From School Library Journal
Starred Review. Grade 4–7—This is Horvath's most luminescent, beautifully written novel yet. Jane Fielding lives what seems to be an idyllic life with her poet mother and three younger siblings in a house on the beach in coastal Massachusetts, where they gather mussels, pick berries to eat, and lay in the warm tidal pools. But at 12, Jane no longer wants every summer to be exactly the same. She prays for adventures, 100 of them, and gets 14, each of which gives her insights into understanding herself. She delivers Bibles from a hijacked hot-air balloon, is tricked into babysitting for the five messy Gourd children, is fleeced by a fortune-teller, and meets several men who could be her father. Horvath's latest offering certainly has some eccentric, unforgettable characters and some dark humor and irony. Yet the author has significantly mellowed in this quieter work, which will have wider kid-appeal. Indeed, it is Jane's honest, clear voice—that of a young girl on the natural cusp of separating from her family—that drives the story and engages readers. The author is a gifted writer, a word alchemist. She has an eye for exposing the miraculous in the mundane. The book is filled with pithy observations and memorable passages that invite immediate rereading and admiration. This is Horvath at the top of her game, and that's saying something.—Connie Tyrrell Burns, Mahoney Middle School, South Portland, ME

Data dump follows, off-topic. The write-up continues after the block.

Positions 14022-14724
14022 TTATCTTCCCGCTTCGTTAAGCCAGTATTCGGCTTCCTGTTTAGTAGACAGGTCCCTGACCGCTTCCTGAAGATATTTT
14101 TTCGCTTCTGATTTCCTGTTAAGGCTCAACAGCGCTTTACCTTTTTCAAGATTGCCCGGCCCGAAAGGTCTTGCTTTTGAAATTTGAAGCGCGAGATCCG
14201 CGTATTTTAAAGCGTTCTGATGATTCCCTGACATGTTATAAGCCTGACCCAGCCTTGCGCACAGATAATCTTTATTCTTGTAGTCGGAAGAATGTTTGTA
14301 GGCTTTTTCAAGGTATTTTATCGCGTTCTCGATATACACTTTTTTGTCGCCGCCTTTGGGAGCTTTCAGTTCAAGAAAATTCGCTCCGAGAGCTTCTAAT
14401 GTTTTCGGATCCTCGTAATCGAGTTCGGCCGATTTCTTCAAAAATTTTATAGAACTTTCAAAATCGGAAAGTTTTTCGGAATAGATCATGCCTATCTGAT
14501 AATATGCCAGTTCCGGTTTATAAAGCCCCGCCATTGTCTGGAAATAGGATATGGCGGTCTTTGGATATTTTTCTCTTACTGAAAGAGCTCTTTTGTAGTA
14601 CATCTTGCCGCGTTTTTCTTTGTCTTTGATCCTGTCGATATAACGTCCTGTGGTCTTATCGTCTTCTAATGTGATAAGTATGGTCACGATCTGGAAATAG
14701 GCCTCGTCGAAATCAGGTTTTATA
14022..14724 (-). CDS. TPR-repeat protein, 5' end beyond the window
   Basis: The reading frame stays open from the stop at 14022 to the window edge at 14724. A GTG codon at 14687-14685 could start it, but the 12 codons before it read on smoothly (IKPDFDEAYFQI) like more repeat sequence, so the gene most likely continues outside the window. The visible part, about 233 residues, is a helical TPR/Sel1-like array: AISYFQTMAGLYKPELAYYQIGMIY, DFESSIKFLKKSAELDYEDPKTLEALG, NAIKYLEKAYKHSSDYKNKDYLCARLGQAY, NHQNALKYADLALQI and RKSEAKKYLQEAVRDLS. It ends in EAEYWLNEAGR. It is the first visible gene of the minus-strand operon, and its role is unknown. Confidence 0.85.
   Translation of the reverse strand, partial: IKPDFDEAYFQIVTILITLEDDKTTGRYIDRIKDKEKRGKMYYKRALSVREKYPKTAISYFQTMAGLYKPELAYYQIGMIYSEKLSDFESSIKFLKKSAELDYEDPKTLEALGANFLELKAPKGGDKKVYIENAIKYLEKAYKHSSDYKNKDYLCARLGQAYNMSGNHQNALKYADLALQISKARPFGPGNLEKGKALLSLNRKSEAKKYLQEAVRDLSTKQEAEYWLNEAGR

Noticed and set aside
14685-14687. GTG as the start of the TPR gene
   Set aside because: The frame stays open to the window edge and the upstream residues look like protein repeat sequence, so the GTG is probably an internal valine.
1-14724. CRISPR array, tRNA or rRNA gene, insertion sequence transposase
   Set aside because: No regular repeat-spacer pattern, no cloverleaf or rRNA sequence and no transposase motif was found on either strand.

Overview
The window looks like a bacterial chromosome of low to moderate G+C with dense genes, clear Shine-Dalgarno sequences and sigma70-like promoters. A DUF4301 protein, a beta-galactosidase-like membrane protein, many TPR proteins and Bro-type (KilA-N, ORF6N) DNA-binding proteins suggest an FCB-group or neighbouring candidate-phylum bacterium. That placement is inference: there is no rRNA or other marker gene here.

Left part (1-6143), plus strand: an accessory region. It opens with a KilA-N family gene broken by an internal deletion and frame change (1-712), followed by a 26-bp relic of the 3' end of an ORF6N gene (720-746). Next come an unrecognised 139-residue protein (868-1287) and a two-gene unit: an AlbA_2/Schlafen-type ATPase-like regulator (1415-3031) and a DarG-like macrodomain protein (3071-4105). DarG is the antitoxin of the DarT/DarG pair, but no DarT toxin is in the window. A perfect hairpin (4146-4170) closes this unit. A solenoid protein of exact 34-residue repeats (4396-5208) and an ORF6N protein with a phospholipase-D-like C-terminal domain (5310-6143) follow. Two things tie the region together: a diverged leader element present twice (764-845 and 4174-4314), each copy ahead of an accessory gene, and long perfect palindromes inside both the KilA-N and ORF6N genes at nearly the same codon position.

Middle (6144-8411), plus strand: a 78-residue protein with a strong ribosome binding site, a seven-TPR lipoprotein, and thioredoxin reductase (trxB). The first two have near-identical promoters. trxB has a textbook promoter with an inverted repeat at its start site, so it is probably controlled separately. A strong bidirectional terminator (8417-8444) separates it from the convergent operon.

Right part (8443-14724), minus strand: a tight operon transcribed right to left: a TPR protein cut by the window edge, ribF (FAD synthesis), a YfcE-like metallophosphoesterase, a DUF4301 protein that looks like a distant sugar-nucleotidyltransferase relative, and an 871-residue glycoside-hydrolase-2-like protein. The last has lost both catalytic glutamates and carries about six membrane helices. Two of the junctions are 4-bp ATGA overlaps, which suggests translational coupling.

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*Starred Review* Jane, 12, longs for adventures, maybe a hundred of them. Not too much happens at the beach where she lives with her younger siblings and her mother, a poet with a fondness for putting up jam. As the summer slips by, adventures do find Jane—but they come with people attached. Her newfound relationship with preacher Nellie leads to a trip in a hot-air balloon and a foray into the world of healings and psychic revelations. Mrs. Parks’ thrombosis (or is it bursitis?) and a desire to get to California result in an all-night automobile ride that ends because Mrs. Parks’ bottom gets sore. And throughout the summer there’s a procession of possible fathers: the free spirit, the poet, the Santa look-alike, the man in a suit who gets tossed in the ocean by a whale. With writing as foamy as waves, as gritty as sand, or as deep as the sea, this book may startle readers with the freedom given the heroine—independence that allows her to experience, think about, and come to some hard-won conclusions about life. Sometimes Jane’s duped, sometimes she’s played; but if hope fades, it returns, and adventure still beckons. Unconventionality is Horvath’s stock in trade, but here the high quirkiness quotient rests easily against Jane’s inner story with its honest, childlike core. Grades 4-6. --Ilene Cooper